The gravitational influence on a star in a galaxy is the sum of the gravitational influences of every other star, black hole, gas and dust cloud, dark matter particle, etc in that galaxy.

cjameshuff
2016-May-21, 11:44 AM
So there are stars in the galactic center that are not orbiting Sgr A*.

You have been told repeatedly that you are assigning too much importance to that single object. It is the largest single object in the core, but it is just one object of many influencing the trajectories of objects passing through the core, and only contains a tiny fraction of the galaxy's mass.

Many of the stars in the bulge of the galactic center are on highly eccentric orbits, and of these, those that pass close to Sgr A* are above escape velocity for it. Others simply don't approach close to it. Only a tiny fraction of the core's stars are both close enough to Sgr A* and moving slowly enough to be caught in orbits around it. And the galaxy is not a uniform distribution of mass, most of the mass is condensed into stars, and many of those stars are orbiting other stars as they orbit within the bulge, or having their orbits within the bulge being deflected by close passes with other stars.




1. In a spherically symmetric system, the total gravitation from masses outside a sphere around the center of the system with the current distance from the center of the system cancels out, leaving only the gravitation of masses within that sphere.
2. It's only true for objects in circular orbits around the center of mass of a spherically symmetric system.

No, it is true for all objects. Their orbit is a result of gravitation, not a cause.



A spherically symmetric system is considered only for stars in circular orbits around the center of mass. For any star in spherically symmetric system - the gravitation of masses is within that sphere.
However, as most of S.. stars do not have a circular orbits, then by definition they are not located at a spherically symmetric system.

No. In general, closed orbits around a point mass, such as the case of stars in orbit around Sgr A*, are elliptical. Circular orbits are just a special case, one that happens to be possible in all systems with radial symmetry.

Dave Lee
2016-May-21, 12:32 PM
With regards to "spherically symmetric systems";
In your first message you have stated that:

it's only true for objects in circular orbits around the center of mass of a spherically symmetric system.
Now you claim that:


No. In general, closed orbits around a point mass, such as the case of stars in orbit around Sgr A*, are elliptical. Circular orbits are just a special case, one that happens to be possible in all systems with radial symmetry.
So, based on the first answer I had the impression that a spherically symmetric system is considered only for stars with circular orbit.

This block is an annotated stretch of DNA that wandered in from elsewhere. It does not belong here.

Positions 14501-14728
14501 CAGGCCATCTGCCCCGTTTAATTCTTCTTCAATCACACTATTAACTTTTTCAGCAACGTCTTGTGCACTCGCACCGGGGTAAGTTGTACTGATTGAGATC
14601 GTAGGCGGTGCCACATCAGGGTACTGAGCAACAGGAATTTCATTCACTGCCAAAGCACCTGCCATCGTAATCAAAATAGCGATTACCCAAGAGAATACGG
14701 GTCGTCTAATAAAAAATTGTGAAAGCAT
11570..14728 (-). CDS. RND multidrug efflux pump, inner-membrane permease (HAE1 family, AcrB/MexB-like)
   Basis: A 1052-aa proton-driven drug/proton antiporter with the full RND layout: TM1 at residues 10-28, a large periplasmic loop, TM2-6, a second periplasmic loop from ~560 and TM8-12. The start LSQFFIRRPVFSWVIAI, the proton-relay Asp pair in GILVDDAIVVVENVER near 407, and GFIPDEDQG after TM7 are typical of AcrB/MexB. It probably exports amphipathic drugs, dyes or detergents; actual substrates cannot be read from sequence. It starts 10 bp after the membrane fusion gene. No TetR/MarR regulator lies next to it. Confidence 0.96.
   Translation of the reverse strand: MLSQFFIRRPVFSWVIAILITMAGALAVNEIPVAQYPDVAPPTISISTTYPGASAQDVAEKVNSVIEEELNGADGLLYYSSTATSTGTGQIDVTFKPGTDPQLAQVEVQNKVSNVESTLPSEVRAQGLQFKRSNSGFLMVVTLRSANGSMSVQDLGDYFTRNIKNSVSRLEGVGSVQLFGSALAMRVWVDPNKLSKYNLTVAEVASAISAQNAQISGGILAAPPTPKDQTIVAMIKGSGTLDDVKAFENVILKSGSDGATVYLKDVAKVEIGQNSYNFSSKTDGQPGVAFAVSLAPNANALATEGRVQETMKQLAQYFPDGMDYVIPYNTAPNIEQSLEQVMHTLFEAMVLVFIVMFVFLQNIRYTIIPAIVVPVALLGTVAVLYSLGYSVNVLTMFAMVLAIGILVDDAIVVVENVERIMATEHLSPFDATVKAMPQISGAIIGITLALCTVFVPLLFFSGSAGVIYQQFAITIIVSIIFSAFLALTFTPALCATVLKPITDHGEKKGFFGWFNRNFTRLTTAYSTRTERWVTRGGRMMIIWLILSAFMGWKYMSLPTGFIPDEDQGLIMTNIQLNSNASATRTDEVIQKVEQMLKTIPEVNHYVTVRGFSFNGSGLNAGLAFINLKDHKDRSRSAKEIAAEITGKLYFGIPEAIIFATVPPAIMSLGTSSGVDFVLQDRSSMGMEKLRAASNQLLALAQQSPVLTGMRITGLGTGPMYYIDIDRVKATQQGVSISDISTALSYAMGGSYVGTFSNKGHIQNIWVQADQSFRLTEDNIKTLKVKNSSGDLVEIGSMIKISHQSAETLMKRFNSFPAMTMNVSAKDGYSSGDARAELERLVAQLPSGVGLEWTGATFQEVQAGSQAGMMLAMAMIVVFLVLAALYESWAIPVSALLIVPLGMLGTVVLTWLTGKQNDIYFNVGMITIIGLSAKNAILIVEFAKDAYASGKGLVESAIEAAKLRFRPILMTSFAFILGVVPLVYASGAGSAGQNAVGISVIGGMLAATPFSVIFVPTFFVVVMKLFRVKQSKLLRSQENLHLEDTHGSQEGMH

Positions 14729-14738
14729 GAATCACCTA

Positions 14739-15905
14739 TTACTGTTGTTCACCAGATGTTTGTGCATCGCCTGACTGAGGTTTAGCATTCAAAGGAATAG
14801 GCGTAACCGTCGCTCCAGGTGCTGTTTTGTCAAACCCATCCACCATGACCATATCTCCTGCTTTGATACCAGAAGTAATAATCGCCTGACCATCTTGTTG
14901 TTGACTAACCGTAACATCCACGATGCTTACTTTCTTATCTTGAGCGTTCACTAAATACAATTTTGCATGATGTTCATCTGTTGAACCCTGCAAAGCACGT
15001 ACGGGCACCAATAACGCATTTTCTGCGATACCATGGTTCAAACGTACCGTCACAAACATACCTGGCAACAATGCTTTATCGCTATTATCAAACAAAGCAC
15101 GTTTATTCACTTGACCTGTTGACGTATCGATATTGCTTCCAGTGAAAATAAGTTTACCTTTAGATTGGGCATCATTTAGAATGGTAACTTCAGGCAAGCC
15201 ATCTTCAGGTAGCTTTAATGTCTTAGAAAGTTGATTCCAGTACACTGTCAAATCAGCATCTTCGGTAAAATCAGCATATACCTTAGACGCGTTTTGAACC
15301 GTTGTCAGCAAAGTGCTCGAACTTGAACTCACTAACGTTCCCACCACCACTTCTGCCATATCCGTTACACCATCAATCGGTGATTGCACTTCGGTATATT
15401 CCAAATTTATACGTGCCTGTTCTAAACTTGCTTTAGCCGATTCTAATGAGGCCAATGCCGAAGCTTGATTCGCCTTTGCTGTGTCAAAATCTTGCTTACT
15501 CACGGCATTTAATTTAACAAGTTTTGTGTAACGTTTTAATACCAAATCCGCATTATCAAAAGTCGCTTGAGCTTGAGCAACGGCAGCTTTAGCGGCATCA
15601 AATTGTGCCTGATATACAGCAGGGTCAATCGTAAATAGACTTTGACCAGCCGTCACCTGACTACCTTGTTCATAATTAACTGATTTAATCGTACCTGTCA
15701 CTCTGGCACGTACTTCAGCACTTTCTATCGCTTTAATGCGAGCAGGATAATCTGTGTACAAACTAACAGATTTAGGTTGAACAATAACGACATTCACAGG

Now you claim that Circular orbits are just a special case for elliptical orbit.
So, do you mean that spherically symmetric system is considered also for all stars with elliptical orbit? Hence, with regards to S. stars, it is considered that they rotate around a spherically symmetric system even if they have an elliptical orbit at any shape. Is it correct?

cjameshuff
2016-May-21, 01:37 PM
*particularly blatant cherrypicking snipped*

The "it's only true" bit referred to a specific statement in the post I was replying to, not to whatever you decide to apply it to after removing the quote from context.

In case anyone reading hasn't figured this out, please assume anything I said that is being quoted by Dave Lee is being distorted to mean something other than what I intended. Nothing I've written intentionally supports any of his ideas. He will invariably bring things around to some variation of "asking" if stars could actually be in circular orbits around some point in empty space, as opposed to elliptical or more complex orbits. The answer will always be "no".

If anyone's got genuine questions, ask away.

Dave Lee
2016-May-21, 02:43 PM
In case anyone reading hasn't figured this out, please assume anything I said that is being quoted by Dave Lee is being distorted to mean something other than what I intended.

I can promise you that I have no intention to distort your message. I have quoted as I really understood your valuable answers.
Sorry that I have quoted you without your permission.
However, if you don't like to be quoted, then please try to avoid answering my questions.

01101001
2016-May-21, 02:51 PM
However, if you don't like to be quoted, then please try to avoid answering my questions.

Everyone, please follow this advice.

Swift
2016-May-21, 07:06 PM
Closed pending moderator discussion